Victory hinges not always on the mightiest sword, but often on lowly subterfuge. Here is a classic example, with the Western World as stooge!
s, whistled six notes to the audio-combination, then slipped out the thick steel door as it clicked and came open.
* * * * *
The Red was jeering at him quietly. "Afraid to take off your mask, President? The rabble? Or your self-appointed Stand-ins? Which frightens you, President--"
John Smith plucked at a latch under his chin, and the golden headdress came apart down the sides. He lifted it off and laid it casually aside, revealing a hard, blocky face, slightly in need of a shave, with cool blue eyes and blond brows. His hair was graying slightly at the temples, with a fortyish hairline.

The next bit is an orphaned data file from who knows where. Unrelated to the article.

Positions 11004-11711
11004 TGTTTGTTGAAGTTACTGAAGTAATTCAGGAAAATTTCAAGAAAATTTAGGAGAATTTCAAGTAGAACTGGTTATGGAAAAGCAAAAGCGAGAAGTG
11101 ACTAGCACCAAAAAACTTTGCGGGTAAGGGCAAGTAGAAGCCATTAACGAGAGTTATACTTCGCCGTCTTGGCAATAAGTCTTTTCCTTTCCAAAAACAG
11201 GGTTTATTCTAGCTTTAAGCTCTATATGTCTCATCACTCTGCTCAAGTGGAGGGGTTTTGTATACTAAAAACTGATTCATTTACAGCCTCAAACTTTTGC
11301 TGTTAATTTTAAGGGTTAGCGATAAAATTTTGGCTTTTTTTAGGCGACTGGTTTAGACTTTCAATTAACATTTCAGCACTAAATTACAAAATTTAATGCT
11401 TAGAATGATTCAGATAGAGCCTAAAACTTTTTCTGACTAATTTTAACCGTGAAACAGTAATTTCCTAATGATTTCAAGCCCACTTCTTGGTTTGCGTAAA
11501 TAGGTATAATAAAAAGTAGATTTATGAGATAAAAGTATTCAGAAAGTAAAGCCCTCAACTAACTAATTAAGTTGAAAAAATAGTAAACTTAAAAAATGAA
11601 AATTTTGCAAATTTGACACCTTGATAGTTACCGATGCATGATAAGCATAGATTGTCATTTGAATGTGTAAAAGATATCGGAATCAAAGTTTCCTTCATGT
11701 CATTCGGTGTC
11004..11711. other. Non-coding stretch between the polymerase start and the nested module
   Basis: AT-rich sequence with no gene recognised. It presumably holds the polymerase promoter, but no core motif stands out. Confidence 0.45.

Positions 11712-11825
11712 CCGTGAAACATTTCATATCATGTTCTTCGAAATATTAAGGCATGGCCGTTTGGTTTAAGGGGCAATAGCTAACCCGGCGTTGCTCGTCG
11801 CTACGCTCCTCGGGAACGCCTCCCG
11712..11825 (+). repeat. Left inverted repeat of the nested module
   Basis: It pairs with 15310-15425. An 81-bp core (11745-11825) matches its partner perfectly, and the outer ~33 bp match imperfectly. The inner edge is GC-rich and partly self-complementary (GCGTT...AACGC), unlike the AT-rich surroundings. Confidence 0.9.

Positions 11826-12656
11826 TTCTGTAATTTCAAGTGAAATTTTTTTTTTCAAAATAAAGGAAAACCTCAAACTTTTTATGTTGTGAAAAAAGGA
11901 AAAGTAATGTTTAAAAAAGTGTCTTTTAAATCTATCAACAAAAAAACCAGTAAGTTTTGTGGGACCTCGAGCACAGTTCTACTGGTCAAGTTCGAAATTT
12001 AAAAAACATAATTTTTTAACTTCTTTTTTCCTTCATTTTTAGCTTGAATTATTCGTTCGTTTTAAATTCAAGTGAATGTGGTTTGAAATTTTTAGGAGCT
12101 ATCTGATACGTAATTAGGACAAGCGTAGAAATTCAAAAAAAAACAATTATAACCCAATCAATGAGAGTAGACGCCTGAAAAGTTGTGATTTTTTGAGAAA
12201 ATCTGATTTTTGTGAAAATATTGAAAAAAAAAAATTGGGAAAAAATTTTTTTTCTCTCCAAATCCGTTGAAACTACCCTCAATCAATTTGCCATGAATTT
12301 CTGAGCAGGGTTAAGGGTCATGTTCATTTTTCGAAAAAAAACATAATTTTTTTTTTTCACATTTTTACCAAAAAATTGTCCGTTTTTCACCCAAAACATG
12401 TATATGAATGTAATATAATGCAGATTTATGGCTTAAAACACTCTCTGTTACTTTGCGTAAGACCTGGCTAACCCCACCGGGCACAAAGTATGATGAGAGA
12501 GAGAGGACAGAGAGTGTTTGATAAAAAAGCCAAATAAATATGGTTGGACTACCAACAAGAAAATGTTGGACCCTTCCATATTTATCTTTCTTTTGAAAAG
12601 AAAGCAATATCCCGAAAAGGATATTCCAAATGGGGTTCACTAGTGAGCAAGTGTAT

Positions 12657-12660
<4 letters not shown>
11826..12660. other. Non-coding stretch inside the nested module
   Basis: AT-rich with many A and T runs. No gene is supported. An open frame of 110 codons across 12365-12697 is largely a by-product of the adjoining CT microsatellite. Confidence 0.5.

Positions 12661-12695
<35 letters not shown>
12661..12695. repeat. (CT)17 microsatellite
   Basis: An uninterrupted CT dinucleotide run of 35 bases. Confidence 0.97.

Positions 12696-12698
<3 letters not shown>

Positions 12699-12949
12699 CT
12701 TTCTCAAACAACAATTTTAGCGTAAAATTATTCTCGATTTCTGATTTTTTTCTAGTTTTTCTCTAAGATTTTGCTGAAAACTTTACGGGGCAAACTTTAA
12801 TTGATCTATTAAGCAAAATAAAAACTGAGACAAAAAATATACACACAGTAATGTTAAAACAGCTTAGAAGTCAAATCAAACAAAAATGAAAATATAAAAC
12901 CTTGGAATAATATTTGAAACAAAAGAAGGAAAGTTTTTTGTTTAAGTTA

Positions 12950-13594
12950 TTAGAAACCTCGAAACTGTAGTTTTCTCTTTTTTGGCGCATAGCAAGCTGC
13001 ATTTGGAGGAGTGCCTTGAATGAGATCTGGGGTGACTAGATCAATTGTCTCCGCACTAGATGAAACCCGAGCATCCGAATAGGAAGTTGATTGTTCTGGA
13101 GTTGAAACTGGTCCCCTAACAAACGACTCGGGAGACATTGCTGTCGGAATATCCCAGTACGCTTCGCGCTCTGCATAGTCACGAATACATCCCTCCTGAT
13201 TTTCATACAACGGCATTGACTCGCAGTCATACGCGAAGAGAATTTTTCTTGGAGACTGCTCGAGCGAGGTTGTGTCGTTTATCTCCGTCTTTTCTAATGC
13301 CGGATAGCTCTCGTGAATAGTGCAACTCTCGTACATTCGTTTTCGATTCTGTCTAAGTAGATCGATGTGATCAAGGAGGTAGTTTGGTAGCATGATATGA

* * * * *
The Red nodded. "Greetings, human. I doubted that you would."
"Why not?" growled Smith.
"Because you fear your Stand-ins, as appointees, not subject to your 'rabble'. Our ruling clique selects its own members, but they are subject to popular approval or recall by referendum. I fear nothing from them."
"Let's not compare our domestic forms, Peoplesfriend."<
I was prepared to call this story dated, based on the opening which set it in the cold war, in the future. Yes, there is an East and West, but they are unrecognizable from the 1950s.
It is a story of two empires in stalemate, with the leaders of each trying to outmaneuver the other. It's tense and surprising. Well-written.